Whereas Poor Richard is a trustworthy and admirable character, whose confidence is backed by the support of his countrymen, Melville’s narrator in “Bartleby”, the Scrivener, becomes a confused and troubled man when his notions of society are shaken. The ensuing confusion and conflicts leave the reader questioning the authoritative processes of American capitalism. Melville represents American capitalism through the narrator and his business, a law office. The tale’s subtitle, “A Story of Wall-Street” (2330), creates an immediate image of American capitalism, since Wall Street is the nation’s economic power plant. Prior to hiring Bartleby, the Scrivener had found a neat order in American business. To him, the relations of authority implicit in capitalism seemed perfectly natural – they were a stable and effective way of getting tasks done. He feels very secure at the beginning of the story: “All who know me, consider me an eminently safe man” (2330). However, Bartleby’s acquaintance destroys his sense of safety. Bartleby’s character is something of an enigma: he is an extremely bad worker, with no concept of business relations or basic social processes. Whenever the narrator asks Bartleby to perform the tasks that are expected of him, he responds with the refrain, “I would prefer not to” (2338), thereby perplexing the narrator.
The narrator is then forced to confront the disparity between his faith in authority and American business, and his concern for Bartleby as another human being. On the one hand, the narrator blames Bartleby for causing commotion, while retaining his faith in the rules of proper business. He thinks of Bartleby as, “incurably forlorn,” (2335) and a “vagrant” (2349). On the other hand, the narrator wonders whether he should forget their business relationship – which is to forget social expectations – and try to help Bartleby as a fellow man by keeping him employed and financially secure. Melville reveals the narrators thoughts to illustrate the dilemma. An example of this internal struggle occurs when the narrator considers throwing Bartleby out on the streets to fend for himself. Melville writes:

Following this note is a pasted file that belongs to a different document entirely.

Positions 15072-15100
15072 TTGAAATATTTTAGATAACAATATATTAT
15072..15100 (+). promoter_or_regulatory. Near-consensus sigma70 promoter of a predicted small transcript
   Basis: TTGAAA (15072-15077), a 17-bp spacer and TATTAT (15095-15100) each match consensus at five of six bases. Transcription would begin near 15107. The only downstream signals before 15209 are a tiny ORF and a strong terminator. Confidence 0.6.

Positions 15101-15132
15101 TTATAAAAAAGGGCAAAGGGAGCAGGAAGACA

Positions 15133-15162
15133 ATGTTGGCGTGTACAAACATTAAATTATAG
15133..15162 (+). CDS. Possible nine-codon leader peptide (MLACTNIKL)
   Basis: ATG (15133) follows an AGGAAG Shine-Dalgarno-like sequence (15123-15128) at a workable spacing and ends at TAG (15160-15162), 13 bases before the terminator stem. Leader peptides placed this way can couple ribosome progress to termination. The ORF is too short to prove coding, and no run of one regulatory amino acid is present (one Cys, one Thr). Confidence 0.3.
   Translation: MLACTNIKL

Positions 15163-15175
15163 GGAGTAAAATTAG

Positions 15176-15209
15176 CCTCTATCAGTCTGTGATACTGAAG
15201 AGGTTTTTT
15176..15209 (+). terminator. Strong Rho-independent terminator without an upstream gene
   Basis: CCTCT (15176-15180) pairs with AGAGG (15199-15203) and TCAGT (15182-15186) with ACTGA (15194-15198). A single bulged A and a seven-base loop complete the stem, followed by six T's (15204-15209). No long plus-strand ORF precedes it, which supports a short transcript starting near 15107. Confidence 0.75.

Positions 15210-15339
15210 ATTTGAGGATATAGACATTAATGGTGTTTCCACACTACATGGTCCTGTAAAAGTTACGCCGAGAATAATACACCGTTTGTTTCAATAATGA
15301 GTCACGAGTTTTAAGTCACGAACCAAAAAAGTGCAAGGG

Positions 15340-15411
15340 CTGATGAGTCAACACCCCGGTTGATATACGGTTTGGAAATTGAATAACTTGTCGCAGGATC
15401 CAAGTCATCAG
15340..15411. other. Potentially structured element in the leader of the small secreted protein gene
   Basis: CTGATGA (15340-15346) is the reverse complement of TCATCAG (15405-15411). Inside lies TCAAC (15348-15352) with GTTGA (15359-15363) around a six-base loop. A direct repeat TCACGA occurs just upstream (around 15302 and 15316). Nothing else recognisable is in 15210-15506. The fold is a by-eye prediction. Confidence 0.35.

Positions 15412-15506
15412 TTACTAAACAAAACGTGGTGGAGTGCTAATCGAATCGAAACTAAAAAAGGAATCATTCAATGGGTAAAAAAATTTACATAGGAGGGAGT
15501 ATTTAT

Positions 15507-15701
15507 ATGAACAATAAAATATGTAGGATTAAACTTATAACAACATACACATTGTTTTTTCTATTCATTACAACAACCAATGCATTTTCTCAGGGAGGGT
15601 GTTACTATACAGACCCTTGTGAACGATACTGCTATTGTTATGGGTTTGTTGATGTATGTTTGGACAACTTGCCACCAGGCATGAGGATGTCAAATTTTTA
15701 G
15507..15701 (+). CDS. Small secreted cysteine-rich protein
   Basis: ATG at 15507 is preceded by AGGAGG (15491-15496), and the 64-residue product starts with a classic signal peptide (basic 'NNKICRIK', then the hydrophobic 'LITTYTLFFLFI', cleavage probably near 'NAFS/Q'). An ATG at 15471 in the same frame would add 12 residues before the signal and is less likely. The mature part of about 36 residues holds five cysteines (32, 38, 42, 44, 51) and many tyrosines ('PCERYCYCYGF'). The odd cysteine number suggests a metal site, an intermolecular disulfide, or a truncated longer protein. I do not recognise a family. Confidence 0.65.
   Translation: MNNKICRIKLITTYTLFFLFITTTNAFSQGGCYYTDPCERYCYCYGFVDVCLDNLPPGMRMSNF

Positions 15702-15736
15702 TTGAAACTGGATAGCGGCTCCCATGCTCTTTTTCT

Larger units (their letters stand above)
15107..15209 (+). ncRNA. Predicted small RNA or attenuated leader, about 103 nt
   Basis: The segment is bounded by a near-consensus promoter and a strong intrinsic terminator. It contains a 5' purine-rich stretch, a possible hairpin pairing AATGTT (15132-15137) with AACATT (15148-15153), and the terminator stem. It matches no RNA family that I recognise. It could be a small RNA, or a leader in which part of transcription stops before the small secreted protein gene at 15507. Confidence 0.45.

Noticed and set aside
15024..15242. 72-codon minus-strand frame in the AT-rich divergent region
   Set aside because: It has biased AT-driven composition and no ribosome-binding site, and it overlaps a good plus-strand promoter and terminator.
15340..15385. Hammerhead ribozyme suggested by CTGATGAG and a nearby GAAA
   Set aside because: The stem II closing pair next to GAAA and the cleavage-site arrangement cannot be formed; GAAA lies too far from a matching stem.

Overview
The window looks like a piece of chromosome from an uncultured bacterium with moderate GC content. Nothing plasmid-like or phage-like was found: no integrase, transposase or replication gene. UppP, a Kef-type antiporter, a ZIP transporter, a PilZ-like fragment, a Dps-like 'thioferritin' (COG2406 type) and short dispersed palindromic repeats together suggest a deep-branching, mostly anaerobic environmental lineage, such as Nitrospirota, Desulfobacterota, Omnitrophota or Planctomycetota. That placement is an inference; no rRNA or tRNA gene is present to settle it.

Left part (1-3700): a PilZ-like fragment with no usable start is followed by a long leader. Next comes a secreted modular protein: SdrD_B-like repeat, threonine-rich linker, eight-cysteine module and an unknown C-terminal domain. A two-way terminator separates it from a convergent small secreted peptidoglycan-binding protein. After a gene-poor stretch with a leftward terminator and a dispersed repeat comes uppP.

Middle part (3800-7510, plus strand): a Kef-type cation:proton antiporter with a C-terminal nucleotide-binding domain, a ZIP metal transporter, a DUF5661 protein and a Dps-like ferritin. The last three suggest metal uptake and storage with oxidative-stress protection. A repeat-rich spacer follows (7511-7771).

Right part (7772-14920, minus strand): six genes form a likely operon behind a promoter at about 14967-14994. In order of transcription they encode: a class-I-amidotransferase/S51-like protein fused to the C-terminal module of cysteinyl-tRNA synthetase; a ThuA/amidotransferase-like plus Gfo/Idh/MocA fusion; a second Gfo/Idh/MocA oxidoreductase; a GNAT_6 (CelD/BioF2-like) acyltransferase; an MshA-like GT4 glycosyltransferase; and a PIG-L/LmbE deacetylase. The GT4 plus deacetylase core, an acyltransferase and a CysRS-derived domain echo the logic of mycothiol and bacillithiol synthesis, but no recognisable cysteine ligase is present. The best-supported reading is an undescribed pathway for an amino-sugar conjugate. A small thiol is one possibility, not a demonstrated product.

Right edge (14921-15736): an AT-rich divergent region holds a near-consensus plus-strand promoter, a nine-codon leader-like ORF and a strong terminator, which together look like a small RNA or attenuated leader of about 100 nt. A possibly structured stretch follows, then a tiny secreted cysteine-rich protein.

What shall I do? What ought I to do…Rid myself of him, I must; go, he shall. But how? You will not thrust him, the poor, pale, passive mortal – you will not thrust such a helpless creature out of your door? you will not dishonor yourself by such cruelty? No, I will not, I cannot do that (2349).
The narrator’s absurd solution to the problem – relocating his entire business office – only adds to the chaos.
By distorting the narrator, a schema of American capitalism, Melville unveils the dehumanizing aspects of the 19th century American workplace. The narrator’s awareness that he must decide between the rules of productivity and Bartleby’s well-being forces readers to question whether capitalism is a civilized and just system. This question was more pertinent during Melville’s time than it is today, because the unchecked, laissez-faire style of capitalism lacked social safeguards such as welfare and healthcare, and workers had far fewer rights. The most eminent opponent of Laissez-Faire government, Karl Marx, wrote “The Communist Manifesto” just five years prior to Melville’s story, and the two works share several major themes. An online copy of Marx’s Manifesto reads:
Owing to the extensive use of machinery, and to the division of labor, the work of the proletarians has lost all individual character, and, consequently, all charm for the workman…it is only the most simple, most monotonous, and most easily acquired knack, that is required of him. Masses of laborers, crowded into the factory, are organized like soldiers. As privates of the industrial army, they are placed under the command of a perfect hierarchy of officers and sergeants.
Here, Marx attacks the draining monotony and strict hierarchy typical of working-class positions in a capitalist system. Melville dramatizes these ideas in his story: Bartleby’s tedious work copying documents leads to his extreme apathy, and his disregard for the narrator’s authority confronts what Marx refers to as a militaristic division of labor. Melville’s critique of capitalism stands in sharp contrast to Franklin’s energizing nationalism.
Many artists today have continued the social debate between Franklin and Melville. Franklin’s nationalistic honor of the “American Way” has found increased support since the September 11th attack. Films like Disney’s “A Miracle on Ice”, which commemorates the United States Olympic Hockey Team’s 1980 defeat of communist rival the U.S.S.R., opened soon after the attack, fostering patriotism and faith in America’s legitimacy. Conversely, other filmmakers work to reveal the harsh realities of capitalism, recalling Melville efforts. David Fincher’s hit film “Fight Club” (1998) portrays the psychological demise of a modern-day office employee, an echo of Bartleby’s character. The movie ends with a chillingly feasible proletariat revolution in America.